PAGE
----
The U.S. Senate losses by Tea Party favorites Sharron Angle and Christine O'Donnell have led some pundits to conclude that the Tea Party is responsible for the U.S. Senate remaining in Democratic hands.

Republicans swept into a majority hold on the U.S. House of Representatives, with at least a 60-seat pick-up, and narrowed the Democratic margin in the U.S. Senate in the November 2 midterm elections. Democrats retained control of the U.S. Senate, 51-47, with the Washington and Colorado Senate races having yet to be decided by press time. Republicans also picked up 10 or more governorships and majorities in 17 state legislative chambers. And California voters defeated a ballot measure, Proposition 19, to legalize recreational use of marijuana.

IslamThis is the third segment of a four-part interview with Rev. Elijah Abraham. (To see the first two segments, click here and here.) Rev. Abraham was born and raised as a Muslim in Iraq, but converted to Christianity when he found that Islam did not answer his most pressing religious questions. He was interviewed for The New American by James Heiser.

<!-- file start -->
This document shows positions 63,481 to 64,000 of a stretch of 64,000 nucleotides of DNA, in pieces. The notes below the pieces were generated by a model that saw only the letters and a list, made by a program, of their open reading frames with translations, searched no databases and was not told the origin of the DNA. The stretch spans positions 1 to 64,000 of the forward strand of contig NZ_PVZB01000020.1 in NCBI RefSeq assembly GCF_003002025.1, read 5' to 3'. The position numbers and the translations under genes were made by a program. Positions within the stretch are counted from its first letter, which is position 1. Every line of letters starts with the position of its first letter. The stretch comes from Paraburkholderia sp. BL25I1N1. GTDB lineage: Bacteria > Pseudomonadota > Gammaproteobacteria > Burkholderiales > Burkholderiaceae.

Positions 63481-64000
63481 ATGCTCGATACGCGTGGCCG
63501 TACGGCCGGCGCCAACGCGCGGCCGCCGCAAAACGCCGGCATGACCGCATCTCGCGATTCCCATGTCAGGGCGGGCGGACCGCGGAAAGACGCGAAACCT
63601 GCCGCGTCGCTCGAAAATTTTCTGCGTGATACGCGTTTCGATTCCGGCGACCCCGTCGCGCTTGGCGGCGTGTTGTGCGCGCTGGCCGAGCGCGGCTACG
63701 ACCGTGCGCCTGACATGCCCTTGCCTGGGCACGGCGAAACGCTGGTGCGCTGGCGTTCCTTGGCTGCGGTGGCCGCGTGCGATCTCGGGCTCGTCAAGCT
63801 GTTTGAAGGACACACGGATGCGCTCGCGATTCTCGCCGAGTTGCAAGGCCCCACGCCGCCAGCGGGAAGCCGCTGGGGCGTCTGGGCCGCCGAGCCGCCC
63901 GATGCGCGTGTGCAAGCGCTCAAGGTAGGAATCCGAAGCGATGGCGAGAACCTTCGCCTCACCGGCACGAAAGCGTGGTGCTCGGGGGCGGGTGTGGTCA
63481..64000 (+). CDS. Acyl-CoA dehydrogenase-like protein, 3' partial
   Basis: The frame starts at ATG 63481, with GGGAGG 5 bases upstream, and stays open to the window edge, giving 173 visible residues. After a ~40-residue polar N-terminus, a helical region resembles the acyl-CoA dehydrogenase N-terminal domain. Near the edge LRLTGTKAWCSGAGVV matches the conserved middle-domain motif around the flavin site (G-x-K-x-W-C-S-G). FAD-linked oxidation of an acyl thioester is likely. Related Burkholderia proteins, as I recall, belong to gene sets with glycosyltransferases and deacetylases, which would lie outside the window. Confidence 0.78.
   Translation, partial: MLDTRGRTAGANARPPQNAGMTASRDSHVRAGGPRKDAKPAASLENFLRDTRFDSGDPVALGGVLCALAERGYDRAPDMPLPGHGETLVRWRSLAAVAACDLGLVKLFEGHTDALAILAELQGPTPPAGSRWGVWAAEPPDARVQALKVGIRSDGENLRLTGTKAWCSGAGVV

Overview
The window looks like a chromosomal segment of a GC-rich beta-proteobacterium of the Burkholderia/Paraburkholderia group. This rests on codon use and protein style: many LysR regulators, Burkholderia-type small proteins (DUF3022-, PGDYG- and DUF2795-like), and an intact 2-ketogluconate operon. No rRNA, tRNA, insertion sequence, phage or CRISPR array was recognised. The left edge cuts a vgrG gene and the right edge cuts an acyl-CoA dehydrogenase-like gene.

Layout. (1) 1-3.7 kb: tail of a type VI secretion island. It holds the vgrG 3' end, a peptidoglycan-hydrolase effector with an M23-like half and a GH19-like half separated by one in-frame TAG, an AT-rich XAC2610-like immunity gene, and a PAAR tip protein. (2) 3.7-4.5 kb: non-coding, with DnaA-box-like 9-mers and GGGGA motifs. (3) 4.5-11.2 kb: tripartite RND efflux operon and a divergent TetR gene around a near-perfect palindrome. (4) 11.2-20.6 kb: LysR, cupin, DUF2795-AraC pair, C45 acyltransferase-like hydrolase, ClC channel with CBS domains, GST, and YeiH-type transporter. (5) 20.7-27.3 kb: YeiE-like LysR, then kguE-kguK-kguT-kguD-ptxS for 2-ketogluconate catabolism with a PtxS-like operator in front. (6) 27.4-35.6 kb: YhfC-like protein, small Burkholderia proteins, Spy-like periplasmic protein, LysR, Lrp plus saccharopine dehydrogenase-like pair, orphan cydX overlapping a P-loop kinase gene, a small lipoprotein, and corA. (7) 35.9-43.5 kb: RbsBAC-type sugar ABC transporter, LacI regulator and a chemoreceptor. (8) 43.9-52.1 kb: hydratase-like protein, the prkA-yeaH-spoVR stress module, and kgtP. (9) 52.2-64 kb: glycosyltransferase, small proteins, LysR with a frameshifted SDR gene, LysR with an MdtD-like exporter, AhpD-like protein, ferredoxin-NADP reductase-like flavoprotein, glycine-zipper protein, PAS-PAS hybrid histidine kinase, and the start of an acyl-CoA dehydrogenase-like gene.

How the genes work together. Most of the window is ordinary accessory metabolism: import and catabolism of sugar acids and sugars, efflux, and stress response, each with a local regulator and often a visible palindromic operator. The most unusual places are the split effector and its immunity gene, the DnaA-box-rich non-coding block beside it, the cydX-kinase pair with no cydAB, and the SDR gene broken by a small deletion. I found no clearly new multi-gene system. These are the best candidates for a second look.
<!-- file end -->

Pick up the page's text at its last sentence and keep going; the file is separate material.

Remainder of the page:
gavelMuch to the chagrin of gay rights activists, a federal appeals court ruled on November 1 that the military may maintain its "don't ask, don't tell" policy while the federal government appeals Judge Virginia Phillips' decision in Log Cabin Republicans v. United States. The appeals' ruling was made by a three-judge panel on the 9th U.S. Circuit Court of Appeals.

A local Alaska radio host recently discovered that freedom of speech does in fact have limitations. Dan Fagan of KQFD, angered by Alaska incumbent Senator Lisa Murkowski's decision to launch a write-in campaign after her defeat in the Alaskan GOP primaries by Tea Party favorite Joe Miller, allowed his radio show to become a platform for anti-Murkowski rhetoric.

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